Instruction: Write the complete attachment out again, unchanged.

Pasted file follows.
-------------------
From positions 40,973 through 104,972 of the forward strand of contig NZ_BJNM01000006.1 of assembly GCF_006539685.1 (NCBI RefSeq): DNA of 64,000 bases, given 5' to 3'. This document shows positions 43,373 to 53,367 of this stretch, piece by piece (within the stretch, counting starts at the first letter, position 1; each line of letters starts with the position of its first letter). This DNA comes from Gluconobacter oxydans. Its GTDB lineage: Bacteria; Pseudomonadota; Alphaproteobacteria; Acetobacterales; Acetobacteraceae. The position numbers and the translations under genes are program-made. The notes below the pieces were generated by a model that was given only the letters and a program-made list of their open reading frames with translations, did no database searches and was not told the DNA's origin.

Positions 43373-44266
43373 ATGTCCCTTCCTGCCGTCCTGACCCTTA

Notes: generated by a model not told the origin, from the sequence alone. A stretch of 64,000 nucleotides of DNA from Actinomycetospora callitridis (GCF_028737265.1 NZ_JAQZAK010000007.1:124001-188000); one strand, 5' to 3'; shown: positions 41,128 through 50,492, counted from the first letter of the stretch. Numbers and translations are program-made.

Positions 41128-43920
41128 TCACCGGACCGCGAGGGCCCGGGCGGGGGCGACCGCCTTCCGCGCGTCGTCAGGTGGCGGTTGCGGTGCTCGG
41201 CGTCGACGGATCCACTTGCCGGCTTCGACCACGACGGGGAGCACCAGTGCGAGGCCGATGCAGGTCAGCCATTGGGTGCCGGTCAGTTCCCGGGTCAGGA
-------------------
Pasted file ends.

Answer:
From positions 40,973 through 104,972 of the forward strand of contig NZ_BJNM01000006.1 of assembly GCF_006539685.1 (NCBI RefSeq): DNA of 64,000 bases, given 5' to 3'. This document shows positions 43,373 to 53,367 of this stretch, piece by piece (within the stretch, counting starts at the first letter, position 1; each line of letters starts with the position of its first letter). This DNA comes from Gluconobacter oxydans. Its GTDB lineage: Bacteria; Pseudomonadota; Alphaproteobacteria; Acetobacterales; Acetobacteraceae. The position numbers and the translations under genes are program-made. The notes below the pieces were generated by a model that was given only the letters and a program-made list of their open reading frames with translations, did no database searches and was not told the DNA's origin.

Positions 43373-44266
43373 ATGTCCCTTCCTGCCGTCCTGACCCTTA

Notes: generated by a model not told the origin, from the sequence alone. A stretch of 64,000 nucleotides of DNA from Actinomycetospora callitridis (GCF_028737265.1 NZ_JAQZAK010000007.1:124001-188000); one strand, 5' to 3'; shown: positions 41,128 through 50,492, counted from the first letter of the stretch. Numbers and translations are program-made.

Positions 41128-43920
41128 TCACCGGACCGCGAGGGCCCGGGCGGGGGCGACCGCCTTCCGCGCGTCGTCAGGTGGCGGTTGCGGTGCTCGG
41201 CGTCGACGGATCCACTTGCCGGCTTCGACCACGACGGGGAGCACCAGTGCGAGGCCGATGCAGGTCAGCCATTGGGTGCCGGTCAGTTCCCGGGTCAGGA